Man walks again after stem cell treatment. Mayo Clinic reports remarkable response to spinal stem cell treatment

Man walks again after stem cell treatment. Mayo Clinic reports remarkable response to spinal stem cell treatment

The Mayo clinic reports that Chris Barr is back to walking and enjoying life on two feet after paralysis.

It was only three years ago, in 2017, that 53 year old Chris Barr was told, following a surfing accident, that this physically fit and able man would never walk again. After suffering a traumatic spinal cord injury he was informed that there was a 95 to 97% chance that he would never feel anything below the neck again, that everyday and forever he would have to sit still, not move, not be able to reach out to his wife Debbie, or even scratch his own nose. He would also lose all bowel and bladder sensation.‘I can’t say it enough times that the stem cell regimen and protocol offers real hope’.

Spinal cord injury is a devastating condition with extremely limited treatment options into restoring any function. The spinal cord itself is an extension of the brain and is made up of a thick bundle of nerves. The nerves carry messages from our brain to the rest of our body. These messages then help us to move , to feel pressure, and control vital functions such as breathing, blood pressure, bladder and bowel control. When the spinal cord is damaged the communication between the brain and the rest of the body is disrupted, resulting in the loss of movement and sensation from below the level of injury. Damage to the spinal cord can be caused by trauma like an accident but also from infection or disease.

When the news was delivered, Chris sought permission from his wife to end his own life. She agreed but asked him to hold on longer and continue with the route of physical therapy and to wait to see if things might improve.

Chris agreed and at first there were slow but small gains ‘a toe here’, ‘a feeling there’, but then progress slowed and no improvements seemed to be coming. Months of very limited progress seemed to come to an abrupt end.

It was around this time that Chris received the life changing phone call.

Dr Mohammad Bydon, a neurosurgeon at the Mayo Clinic, Minnesota, informed Chris of a new clinical trial to treat patients with paralysis from spinal cord injury and that if he agreed he would be patient no 1 out of 10.

‘I mean this is exactly why I stuck around. it was to do something. I feel blessed to have had the opportunity to participate in this.’

Dr Mohammad Bydon was offering something Chris had been waiting so desperately for since his life altering accident – hope. He had no anxiety about participating and felt he had ‘nothing to lose’.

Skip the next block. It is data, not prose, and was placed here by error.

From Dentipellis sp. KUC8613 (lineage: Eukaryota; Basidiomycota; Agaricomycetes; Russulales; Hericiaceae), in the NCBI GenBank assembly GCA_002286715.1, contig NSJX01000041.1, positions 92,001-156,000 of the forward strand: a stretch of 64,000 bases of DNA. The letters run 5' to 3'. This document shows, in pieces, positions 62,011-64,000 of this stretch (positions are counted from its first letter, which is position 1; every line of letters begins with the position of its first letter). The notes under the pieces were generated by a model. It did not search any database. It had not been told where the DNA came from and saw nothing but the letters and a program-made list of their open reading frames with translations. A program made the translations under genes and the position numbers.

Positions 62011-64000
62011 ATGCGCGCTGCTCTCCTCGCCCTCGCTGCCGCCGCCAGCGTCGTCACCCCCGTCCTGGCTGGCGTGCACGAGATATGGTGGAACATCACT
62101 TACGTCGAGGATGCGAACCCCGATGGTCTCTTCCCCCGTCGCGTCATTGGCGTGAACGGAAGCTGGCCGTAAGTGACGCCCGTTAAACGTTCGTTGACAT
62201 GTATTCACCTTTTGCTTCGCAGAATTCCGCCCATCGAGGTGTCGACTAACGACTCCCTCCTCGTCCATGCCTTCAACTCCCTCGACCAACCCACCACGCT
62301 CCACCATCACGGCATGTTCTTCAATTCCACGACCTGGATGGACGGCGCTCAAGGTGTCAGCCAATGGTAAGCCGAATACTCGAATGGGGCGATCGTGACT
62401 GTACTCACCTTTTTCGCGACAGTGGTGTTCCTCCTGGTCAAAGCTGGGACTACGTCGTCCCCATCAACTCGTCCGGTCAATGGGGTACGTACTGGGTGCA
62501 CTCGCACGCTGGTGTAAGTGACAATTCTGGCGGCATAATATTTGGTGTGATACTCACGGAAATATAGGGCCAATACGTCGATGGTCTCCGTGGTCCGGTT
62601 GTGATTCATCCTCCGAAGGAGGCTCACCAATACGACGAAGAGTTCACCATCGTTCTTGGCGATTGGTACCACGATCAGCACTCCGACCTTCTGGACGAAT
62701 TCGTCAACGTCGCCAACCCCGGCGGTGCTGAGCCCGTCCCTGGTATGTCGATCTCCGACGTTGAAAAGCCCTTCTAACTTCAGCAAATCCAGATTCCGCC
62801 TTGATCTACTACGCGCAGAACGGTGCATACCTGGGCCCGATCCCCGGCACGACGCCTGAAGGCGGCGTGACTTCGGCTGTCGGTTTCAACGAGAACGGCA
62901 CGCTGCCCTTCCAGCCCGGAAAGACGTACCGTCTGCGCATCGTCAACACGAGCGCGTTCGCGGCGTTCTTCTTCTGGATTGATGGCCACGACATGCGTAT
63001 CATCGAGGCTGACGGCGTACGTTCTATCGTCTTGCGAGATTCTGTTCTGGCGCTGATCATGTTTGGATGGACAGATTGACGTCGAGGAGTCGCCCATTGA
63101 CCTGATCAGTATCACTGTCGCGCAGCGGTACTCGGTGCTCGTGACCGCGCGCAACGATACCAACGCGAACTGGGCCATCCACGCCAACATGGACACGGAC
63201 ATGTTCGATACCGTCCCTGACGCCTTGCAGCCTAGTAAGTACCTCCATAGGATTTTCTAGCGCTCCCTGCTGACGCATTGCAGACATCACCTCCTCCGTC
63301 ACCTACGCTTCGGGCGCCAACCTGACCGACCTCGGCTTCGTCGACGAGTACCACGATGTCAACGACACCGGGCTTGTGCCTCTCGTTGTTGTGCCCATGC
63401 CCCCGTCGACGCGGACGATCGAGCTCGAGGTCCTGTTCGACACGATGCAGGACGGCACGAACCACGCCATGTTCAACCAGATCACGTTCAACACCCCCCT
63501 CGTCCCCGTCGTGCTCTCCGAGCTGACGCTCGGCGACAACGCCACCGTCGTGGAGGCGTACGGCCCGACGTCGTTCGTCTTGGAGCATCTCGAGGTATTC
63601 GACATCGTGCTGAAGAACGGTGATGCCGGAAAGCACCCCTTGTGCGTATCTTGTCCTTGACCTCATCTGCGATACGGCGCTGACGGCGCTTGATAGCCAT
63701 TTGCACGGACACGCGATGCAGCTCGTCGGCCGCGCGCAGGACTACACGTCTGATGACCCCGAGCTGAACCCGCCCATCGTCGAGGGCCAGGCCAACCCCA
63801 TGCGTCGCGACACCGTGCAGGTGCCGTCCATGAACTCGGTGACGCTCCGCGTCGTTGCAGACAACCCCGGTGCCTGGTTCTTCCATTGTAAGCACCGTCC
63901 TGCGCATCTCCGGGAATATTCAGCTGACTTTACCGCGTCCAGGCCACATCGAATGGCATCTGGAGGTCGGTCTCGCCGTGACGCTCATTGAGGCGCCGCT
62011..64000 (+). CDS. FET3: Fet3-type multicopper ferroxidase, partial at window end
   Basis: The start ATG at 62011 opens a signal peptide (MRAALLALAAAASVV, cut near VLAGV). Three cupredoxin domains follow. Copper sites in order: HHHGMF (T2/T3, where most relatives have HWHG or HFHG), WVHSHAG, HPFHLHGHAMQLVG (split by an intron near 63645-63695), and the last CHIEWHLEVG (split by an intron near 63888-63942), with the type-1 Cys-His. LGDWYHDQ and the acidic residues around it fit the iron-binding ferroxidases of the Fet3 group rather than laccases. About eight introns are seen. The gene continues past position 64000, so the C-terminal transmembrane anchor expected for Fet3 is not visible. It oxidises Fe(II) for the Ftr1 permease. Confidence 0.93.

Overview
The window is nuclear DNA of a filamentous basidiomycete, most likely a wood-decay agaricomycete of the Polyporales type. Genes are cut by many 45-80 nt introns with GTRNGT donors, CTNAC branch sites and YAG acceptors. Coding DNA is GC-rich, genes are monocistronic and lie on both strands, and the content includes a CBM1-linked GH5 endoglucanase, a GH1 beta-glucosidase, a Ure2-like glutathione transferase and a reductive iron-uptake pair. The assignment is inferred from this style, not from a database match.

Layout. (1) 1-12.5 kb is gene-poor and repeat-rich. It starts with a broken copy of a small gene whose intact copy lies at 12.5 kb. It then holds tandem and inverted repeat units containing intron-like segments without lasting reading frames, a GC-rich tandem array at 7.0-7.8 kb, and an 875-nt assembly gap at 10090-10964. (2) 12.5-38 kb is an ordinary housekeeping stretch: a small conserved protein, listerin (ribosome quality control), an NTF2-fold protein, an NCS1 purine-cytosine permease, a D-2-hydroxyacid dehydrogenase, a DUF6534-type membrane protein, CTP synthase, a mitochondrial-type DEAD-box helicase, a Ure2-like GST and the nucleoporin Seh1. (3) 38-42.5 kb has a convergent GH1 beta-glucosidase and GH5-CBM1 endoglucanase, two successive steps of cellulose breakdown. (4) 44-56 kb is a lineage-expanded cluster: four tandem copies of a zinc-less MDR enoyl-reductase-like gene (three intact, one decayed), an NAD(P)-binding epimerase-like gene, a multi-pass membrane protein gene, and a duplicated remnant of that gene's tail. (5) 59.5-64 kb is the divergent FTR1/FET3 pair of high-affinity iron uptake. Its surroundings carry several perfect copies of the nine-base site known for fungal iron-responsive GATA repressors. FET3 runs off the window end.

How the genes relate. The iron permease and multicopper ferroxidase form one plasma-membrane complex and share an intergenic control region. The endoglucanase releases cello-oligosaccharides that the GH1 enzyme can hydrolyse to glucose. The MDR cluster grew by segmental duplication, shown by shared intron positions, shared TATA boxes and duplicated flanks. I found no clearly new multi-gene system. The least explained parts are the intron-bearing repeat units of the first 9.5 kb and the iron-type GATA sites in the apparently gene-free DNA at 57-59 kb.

The procedure was phase 1 of a trial using Autologous Adipose Tissue – a regenerative approach and potentially transformative in restoring form and function. This meant taking stem cells from his own body fat from the stomach, expanding the cells in the lab, and then injecting them into the lumbar part of his spine. ‘It was fast. I felt it going in my legs and I had felt nothing there for a year!’.

Within a short amount of time, this man who thought he was set to spend the rest of his life in a wheelchair began to regain the feeling in his legs. He experienced no adverse side effects related to the injections and soon saw an improvement in both motor and sensory function.

Early findings in this trial are extremely optimistic and further study is needed to identify those who may benefit from such procedures. Chris was definitely a ‘super responder’ and results varied for the other 10 patients.

Today Barr is back to walking and can begin to enjoy life again on two legs and now new therapies are on the way for the hundreds of thousands of people who suffer spinal cord injuries every year.

Dr Bydon knows that these trials are the first step in developing a breakthrough for these patients, ‘The hope is that we will have novel treatments for spinal cord injuries in the coming years that will be different from what we have today. There will be therapies that do not rely upon supportive care, but therapies that rely on science to create a regenerative process for the spinal cord’.

Stem cell treatment is definitely forging the way in a potential breakthrough in the emerging field of regenerative medicine but for Chris Barr the results have been life changing and life affirming , ‘It feels nice to stand’.

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